Sep 8, 2013
A Clockwork Orange: Violence, Homophobia, and Violation
Alex (Malcolm McDowell, who would play the Emperor Caligula) is an "ultraviolet" youth gang leader who spends his free time assaulting men and raping women. When he kills a woman during a home invasion, he is sentenced to 40 years in prison. He volunteers for an aversion-therapy treatment in exchange for a reduced sentence. Now he gets sick whenever he thinks of violence, even in self-defense. Unfortunately, he keeps running into people he assaulted earlier, and they have retribution in mind.
I expected a totalitarian dystopia that drove the youth to acts of violent resistance. Instead I found a slightly futurized 1960s England, with freedom of speech and assembly. Alex volunteers for the therapy; he isn't forced. He isn't rebelling against the system; he's just bad.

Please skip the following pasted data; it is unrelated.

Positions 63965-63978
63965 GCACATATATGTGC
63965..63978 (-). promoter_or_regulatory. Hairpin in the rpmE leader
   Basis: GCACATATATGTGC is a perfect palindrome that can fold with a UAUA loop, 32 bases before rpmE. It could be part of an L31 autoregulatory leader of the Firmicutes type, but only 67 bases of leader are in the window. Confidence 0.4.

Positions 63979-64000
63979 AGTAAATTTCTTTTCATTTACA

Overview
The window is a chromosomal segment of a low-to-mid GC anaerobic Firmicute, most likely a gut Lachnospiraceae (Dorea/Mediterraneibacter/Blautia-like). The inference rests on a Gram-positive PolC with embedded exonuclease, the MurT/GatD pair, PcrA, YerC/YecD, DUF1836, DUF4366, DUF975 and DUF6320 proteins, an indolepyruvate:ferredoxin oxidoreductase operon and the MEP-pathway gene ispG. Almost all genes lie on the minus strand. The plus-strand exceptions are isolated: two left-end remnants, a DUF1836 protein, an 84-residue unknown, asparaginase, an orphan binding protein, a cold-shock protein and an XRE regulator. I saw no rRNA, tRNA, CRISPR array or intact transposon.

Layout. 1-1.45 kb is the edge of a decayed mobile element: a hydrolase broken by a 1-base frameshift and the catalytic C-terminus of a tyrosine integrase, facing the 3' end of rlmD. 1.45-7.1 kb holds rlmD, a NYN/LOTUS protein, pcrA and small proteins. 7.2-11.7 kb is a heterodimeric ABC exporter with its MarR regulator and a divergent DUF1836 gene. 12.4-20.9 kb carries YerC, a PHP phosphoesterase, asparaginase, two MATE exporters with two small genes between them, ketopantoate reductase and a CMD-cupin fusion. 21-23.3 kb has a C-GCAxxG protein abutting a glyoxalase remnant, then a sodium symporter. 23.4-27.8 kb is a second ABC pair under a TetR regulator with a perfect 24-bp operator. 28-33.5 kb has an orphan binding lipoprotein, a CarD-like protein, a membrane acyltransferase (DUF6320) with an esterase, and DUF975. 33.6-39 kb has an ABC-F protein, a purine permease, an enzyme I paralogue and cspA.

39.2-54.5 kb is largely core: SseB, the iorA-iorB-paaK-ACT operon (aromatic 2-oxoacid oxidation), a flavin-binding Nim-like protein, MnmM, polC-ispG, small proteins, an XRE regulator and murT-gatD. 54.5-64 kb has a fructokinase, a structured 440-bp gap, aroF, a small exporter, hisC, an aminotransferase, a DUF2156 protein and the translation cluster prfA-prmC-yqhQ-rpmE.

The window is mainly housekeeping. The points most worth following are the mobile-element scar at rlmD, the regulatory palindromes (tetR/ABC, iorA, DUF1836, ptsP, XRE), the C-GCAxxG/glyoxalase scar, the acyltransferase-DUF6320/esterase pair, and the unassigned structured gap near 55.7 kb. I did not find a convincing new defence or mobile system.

Alice's Restaurant, give the youthful protagonist a gay-subtext buddy or a "do your own thing" nonchalance about gay people. But in A Clockwork Orange, we see instead a homophobic portrayal of oldsters "desiring" youth. Alex's juvenile parole officer tries to have sex with him, the prison is full of what he calls "perverts," who blow kisses at him, and a prison guard performs a symbolic rape as he checks to see if Alex is "a homosexual."
In fact, the last half of the movie involves one symbolic rape after another at the hands of older men, including the elderly, handicapped writer Frank Alexander and his bodyguard (bodybuilder Frank Prowse, who would play Darth Vader in Star Wars a few years later).
McDowell has played so many gay-vague villains that I thought he was gay in real life, but apparently he's heterosexual.
See also: Beefcake and Grammatical Atrocities in Hidden Valley